Determination of representative EV working profiles based on real life data. A thorough investigation of different EV driving profiles was done and frequencies of important parameters were analyzed: distance travelled per day, travel time per day, average speed while driving and maximum acceleration. Additionally, charging strategies and seasonal temperatures that affect the degradation of the battery were also considered. All these parameters were combined to obtain the most representative EV working profiles used for real time testing.
Real test of reference cells using representative EV working profiles. Real tests were performed using the most representative EV working profiles defined previously. Characterisation tests (EIS, electrical and thermal) defined in WP4 were done to determine the SOH during the lifetime of the cell, up to the EOL. Some cells were tested under each profile, accounting around 24 cells. The experimental were complemented with thermal and electrical parameters related to real usage of EV (FIAT500e) during normal use. A data base of driving cycles was done. Statistical analysis was performed on following parameters: DOD, RMS current value, frequency range, etc. A load profile close to the real application profile was derived and compared to the current WLTC.
Validation of the accuracy of the lifetime model versus real testing. The lifetime model developed in WP5 was used to simulate the degradation of the cells under the driving profiles defined previously. A comparison of the simulated degradation with the real data obtained by experimental was analysed. This information was a feedback to WP5 for improvements of the lifetime model. The degradation of performance during normal use under different temperature conditions and driver behaviour was conducted in real conditions to evaluate and provide feedback on the lifetime model prediction.

Use post-mortem analysis to confirm the validity of the ageing model. Post-mortem analysis was done on real profile tested cells to extract important information: solid electrolyte thickness, decrepitating of the electrodes, change in the electrode materials or isolation of active material. This information assessed the assumptions for the electrochemical model. Some cells were stopped at midterm of experiments and analysed using post-mortem for enhanced understanding of degradation.

Understanding ageing and degradation mechanisms The conclusions from WP4 were taken at this point of the development, reviewed and analysed against the results from WP6. Once the life prediction tool was validated, the results from ageing experiment, post-mortem analysis and models was thoroughly analysed and used to update SoA in this field. Critical experiments and information was prioritised in order to produce and optimised ageing assessment methodology. The comparison of results from accelerated and real testing was thoroughly analysed.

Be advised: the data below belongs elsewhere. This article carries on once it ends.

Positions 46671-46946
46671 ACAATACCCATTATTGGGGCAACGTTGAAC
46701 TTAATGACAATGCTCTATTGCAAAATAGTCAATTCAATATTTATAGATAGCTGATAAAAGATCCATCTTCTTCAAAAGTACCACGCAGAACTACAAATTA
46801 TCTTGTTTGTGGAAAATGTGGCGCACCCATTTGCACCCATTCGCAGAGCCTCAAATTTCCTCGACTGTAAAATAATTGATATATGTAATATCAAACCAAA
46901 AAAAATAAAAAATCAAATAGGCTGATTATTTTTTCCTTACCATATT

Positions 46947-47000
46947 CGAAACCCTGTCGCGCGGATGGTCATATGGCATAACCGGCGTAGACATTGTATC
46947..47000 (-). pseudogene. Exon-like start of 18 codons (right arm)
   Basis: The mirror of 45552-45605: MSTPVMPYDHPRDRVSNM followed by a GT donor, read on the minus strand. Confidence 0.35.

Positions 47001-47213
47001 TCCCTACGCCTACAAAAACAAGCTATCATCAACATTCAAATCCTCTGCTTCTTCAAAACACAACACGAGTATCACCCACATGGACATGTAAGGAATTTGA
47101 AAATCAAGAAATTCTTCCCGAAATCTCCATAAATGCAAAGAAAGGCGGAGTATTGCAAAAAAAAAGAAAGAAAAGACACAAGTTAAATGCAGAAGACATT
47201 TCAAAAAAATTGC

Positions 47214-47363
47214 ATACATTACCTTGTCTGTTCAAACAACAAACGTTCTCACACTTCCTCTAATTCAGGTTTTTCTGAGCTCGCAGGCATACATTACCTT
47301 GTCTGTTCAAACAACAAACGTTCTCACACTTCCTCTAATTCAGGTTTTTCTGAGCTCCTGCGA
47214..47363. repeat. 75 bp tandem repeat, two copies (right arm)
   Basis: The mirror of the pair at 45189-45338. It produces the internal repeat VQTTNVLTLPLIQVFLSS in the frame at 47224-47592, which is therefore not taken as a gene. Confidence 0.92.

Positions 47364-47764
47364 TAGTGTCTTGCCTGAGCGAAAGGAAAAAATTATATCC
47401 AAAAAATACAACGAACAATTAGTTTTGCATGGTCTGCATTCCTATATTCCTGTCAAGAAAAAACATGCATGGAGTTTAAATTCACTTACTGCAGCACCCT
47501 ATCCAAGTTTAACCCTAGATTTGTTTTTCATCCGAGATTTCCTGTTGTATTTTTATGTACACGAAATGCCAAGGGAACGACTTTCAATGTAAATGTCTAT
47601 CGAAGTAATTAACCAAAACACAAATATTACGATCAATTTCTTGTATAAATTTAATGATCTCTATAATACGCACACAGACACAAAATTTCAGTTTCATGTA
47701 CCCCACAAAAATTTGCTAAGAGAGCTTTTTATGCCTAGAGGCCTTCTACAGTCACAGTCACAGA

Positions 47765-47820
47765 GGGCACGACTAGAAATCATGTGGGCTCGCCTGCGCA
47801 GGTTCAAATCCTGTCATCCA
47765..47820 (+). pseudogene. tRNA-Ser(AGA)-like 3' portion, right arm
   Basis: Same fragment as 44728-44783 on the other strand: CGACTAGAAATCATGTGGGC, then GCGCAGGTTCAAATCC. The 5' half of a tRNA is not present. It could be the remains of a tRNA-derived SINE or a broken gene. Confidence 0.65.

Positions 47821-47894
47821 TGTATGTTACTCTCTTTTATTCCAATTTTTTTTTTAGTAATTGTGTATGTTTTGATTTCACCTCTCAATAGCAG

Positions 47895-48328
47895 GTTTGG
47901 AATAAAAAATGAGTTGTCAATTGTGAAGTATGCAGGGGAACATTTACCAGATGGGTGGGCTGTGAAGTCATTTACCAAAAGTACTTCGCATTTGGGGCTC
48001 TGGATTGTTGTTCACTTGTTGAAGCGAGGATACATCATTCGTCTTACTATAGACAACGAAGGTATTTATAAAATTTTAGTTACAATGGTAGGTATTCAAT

Definition of the control strategies based on the models developed in WP5 and WP6. Establishing battery performance in comparison to the targets for electric vehicles (3000-5000 cycles at 80% DOD and 10-15 years of use) was the main objective under this activity. The models developed combining the work of WP4, WP5 and WP6 was linked to reproduce the electrical and thermal behaviour under different working conditions and during the cell lifetime. The model was used both to determine controls strategies that will assure the EV durability goals and to reduce cost by optimising sizing of battery pack.

Validation of lifetime prediction methodology using 2nd generation cells. A second loop was performed using improved 2nd generation cells developed in WP2 and WP3 to:
• Determine a reduced ageing matrix to completely characterise (in terms of the durability) the improved cells, checking the viability and implications in terms of time and cost (WP4).
• Use of previous models with current data and check their validity and the deviation. Determine the minimum experiments to make models suited to new batteries (WP5).
• Performing EV real profile experiments and validating the re-parameterised lifetime model.
• Revision of lifetime prediction methodology and check its applicability to other technologies and scenarios. The procedures from two first activities were applied here to validate the lifetime model (WP4, WP5) for the improved cells.

Development of standard test procedures applicable at a European level. Test protocols were defined accounting pre-conditioning recommendations and cells specifications (minimum representative size, materials for connections, ambient conditions, etc., with the objective to obtain a testing procedure applicable at a European level.
Basic tests guidelines were set for the following types of tests:
• Initial characterisation test procedures (thermal, electrical, electrochemical)
• Accelerated ageing test procedures (calendar and cycle)
• Ageing testing modes: climate, extreme conditions, types of charging, safety issues and abusive tests, cycle modes.
• Real testing using EV working profiles
• Standardised data collection procedures related to modelling
• Critical tests for lifetime prediction
• Recommendations for testing second life and definition of battery state of health

Three thematic workshops were organised (month 6, 24, 36) on the testing procedure.
Outcomes and outlook
The most relevant outcomes for the work package are:
• Real EV usage patterns studied. The validation profiles employed are in good agreement with the assessed usage real patterns (F500e roller bench).